Monday, February 8, 2016

Proposals sought for major downtown Idaho Falls projects

An old postcard showing the Bonneville Hotel in earlier days.
The Idaho Falls Redevelopment Agency, which has handled urban renewal in Idaho Falls for more than 25 years, has released a Request for Proposals for two major downtown revitalization projects.

The first project is for the property at Broadway and Memorial Drive, where Savings Center was. The agency is offering the site to potential developers as a location for a multi-story property with commercial and residential uses.

The second project is the renovation of the Bonneville Hotel, at the corner of Constitution Way and Park Avenue. The RFP encourages developers to consider using the building for housing on the upper floors and office or retail uses on the first floor.

The Bonneville Hotel was built in 1927 by a consortium of investors from the community as a hotel and convention center. It is listed on the National Register of Historic Places, and developers could likely be assisted by historic preservation tax credits, low income housing tax credits, and Community Development Block Grants available from other sources.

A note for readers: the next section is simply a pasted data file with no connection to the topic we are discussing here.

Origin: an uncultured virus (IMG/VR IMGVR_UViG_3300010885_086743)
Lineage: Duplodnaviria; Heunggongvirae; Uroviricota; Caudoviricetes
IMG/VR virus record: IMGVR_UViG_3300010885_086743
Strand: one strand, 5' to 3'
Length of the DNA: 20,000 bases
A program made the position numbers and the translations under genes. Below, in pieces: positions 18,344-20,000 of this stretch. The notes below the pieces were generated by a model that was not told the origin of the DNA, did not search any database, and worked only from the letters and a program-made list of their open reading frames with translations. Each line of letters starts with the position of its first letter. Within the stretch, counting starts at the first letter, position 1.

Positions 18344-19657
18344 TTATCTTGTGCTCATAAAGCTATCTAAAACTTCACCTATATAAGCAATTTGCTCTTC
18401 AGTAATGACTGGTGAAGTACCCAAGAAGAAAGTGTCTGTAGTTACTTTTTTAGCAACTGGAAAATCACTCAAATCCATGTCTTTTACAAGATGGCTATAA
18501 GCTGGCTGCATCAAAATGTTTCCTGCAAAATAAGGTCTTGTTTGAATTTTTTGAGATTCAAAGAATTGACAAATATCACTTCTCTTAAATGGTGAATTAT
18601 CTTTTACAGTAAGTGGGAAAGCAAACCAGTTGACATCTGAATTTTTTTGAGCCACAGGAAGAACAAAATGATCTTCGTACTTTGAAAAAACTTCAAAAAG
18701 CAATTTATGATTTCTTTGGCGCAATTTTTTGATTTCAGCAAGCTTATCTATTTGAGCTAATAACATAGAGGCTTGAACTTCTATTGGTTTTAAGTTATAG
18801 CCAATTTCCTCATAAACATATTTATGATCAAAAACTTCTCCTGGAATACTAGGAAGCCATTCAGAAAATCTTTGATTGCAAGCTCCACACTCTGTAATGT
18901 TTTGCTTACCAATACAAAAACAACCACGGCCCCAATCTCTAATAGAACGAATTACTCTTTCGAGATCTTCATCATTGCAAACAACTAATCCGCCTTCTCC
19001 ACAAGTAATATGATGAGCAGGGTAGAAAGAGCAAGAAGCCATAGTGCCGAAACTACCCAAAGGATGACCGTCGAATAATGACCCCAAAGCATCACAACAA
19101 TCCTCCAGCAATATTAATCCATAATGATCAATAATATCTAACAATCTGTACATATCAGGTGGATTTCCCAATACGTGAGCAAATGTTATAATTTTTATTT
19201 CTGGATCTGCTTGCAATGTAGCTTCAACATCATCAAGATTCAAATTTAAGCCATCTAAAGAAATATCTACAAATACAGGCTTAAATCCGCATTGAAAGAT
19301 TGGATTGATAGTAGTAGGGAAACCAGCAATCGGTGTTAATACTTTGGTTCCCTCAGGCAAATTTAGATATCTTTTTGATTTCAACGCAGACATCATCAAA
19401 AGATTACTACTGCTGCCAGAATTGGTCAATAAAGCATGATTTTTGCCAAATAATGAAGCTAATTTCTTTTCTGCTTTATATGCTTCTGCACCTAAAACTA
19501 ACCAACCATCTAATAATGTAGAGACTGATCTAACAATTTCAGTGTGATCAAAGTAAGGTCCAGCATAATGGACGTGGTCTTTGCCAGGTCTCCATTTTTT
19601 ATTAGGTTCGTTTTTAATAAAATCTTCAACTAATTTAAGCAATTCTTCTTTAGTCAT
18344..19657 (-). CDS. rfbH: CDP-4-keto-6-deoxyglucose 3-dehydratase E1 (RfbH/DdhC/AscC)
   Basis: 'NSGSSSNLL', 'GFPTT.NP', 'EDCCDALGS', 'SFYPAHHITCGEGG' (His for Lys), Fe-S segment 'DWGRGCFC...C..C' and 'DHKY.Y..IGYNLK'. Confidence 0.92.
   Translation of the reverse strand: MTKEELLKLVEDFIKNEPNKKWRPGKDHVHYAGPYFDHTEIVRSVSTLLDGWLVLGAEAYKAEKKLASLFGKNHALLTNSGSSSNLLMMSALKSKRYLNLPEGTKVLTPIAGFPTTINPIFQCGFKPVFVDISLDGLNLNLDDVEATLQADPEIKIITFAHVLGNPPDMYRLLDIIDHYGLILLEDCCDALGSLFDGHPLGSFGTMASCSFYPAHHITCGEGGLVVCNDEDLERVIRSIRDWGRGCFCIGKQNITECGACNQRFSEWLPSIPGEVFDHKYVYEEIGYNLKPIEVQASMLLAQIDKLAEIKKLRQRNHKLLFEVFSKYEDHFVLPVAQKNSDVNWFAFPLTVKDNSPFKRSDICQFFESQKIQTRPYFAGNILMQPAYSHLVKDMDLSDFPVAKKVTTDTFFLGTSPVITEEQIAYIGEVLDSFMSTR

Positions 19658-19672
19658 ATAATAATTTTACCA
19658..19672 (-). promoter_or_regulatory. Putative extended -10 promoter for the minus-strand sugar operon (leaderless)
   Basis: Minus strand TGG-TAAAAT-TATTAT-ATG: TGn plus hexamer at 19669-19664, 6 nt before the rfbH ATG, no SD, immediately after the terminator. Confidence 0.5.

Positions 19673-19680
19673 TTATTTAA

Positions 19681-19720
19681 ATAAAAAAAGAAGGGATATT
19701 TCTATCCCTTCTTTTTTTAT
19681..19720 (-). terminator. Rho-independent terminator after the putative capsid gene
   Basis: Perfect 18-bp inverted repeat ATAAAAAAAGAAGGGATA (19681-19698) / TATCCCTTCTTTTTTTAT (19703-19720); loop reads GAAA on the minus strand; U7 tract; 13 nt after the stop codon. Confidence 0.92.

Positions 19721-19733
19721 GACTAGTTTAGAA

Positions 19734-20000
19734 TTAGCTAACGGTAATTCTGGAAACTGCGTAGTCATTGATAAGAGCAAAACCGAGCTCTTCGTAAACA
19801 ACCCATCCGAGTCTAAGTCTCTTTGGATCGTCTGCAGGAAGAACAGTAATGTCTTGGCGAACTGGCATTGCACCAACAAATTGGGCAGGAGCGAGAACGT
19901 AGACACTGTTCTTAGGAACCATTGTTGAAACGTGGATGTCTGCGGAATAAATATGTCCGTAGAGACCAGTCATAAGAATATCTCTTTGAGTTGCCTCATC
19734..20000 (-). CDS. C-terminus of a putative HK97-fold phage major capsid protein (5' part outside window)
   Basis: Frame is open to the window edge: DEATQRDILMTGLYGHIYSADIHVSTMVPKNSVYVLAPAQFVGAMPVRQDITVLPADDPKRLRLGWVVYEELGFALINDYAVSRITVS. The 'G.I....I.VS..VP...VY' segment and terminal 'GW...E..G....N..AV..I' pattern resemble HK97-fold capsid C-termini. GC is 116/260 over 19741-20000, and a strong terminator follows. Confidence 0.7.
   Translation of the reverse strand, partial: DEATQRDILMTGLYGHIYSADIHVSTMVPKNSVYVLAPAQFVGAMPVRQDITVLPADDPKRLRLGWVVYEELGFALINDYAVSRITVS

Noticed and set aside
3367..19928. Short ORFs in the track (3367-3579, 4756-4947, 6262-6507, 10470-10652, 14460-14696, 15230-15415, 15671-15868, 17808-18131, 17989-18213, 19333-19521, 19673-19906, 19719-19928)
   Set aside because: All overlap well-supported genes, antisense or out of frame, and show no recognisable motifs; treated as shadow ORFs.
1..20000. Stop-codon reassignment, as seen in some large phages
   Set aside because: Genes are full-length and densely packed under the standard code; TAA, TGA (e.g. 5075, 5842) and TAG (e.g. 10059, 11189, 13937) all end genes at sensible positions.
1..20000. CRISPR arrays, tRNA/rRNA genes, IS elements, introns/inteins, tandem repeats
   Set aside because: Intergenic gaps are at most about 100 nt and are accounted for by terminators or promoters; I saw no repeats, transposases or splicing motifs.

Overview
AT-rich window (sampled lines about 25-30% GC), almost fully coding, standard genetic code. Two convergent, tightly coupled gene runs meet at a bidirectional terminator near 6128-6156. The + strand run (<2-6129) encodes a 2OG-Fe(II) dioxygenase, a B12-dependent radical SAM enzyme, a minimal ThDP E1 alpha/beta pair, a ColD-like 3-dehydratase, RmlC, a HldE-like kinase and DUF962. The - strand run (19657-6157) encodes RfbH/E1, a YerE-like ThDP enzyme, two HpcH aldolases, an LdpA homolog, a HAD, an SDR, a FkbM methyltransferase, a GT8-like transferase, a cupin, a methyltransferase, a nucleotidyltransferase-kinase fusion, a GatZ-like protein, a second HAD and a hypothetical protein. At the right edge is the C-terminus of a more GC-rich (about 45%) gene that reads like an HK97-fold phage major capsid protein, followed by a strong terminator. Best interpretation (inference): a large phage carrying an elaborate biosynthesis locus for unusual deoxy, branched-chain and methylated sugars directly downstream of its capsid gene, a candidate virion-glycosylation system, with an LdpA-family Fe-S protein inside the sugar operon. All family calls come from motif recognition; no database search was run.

Proposals are due to the Agency by May 2. Full packets can be obtained by contacting the agency’s executive director, Brad Cramer, also the city of Idaho Falls' community development services director, at (208) 612-8276.

“We hope that creative developers will come forward with innovative ideas and exciting plans for buildings that will encourage further development of downtown Idaho Falls,” said Lee Radford, chairman of the agency.

The Savings Center property is owned by Vern Kelsch, who ran the store for years. The Bonneville is owned by Kent Lott. Radford said the agency is very grateful that the owners have shown a desire to see the properties developed in the best interests of the community.

The Redevelopment Agency has been responsible for the transformation of big sections of Idaho Falls, especially the Idaho Falls Greenbelt. Snake River Landing and Taylor Crossing on the River would not have been possible without tax increment financing administered by the agency.

It began work in the Snake River Urban Renewal District in 1988, reconstructing  Lindsay Boulevard, Utah Avenue, Wardell Avenue, a portion of Milligan Road, and Memorial Drive with the tax proceeds from new development. As part of this street reconstruction, the agency administered funds that allowed the city to install water and sewer lines and storm drainage. It also financed the relocation of transmission lines to spur development east of Interstate 15.

In all, the assessed valuation of the district has increased by over $140 million. The Snake River district will end on Dec. 31, 2018, although the agency may continue to receive the tax increment money into 2019.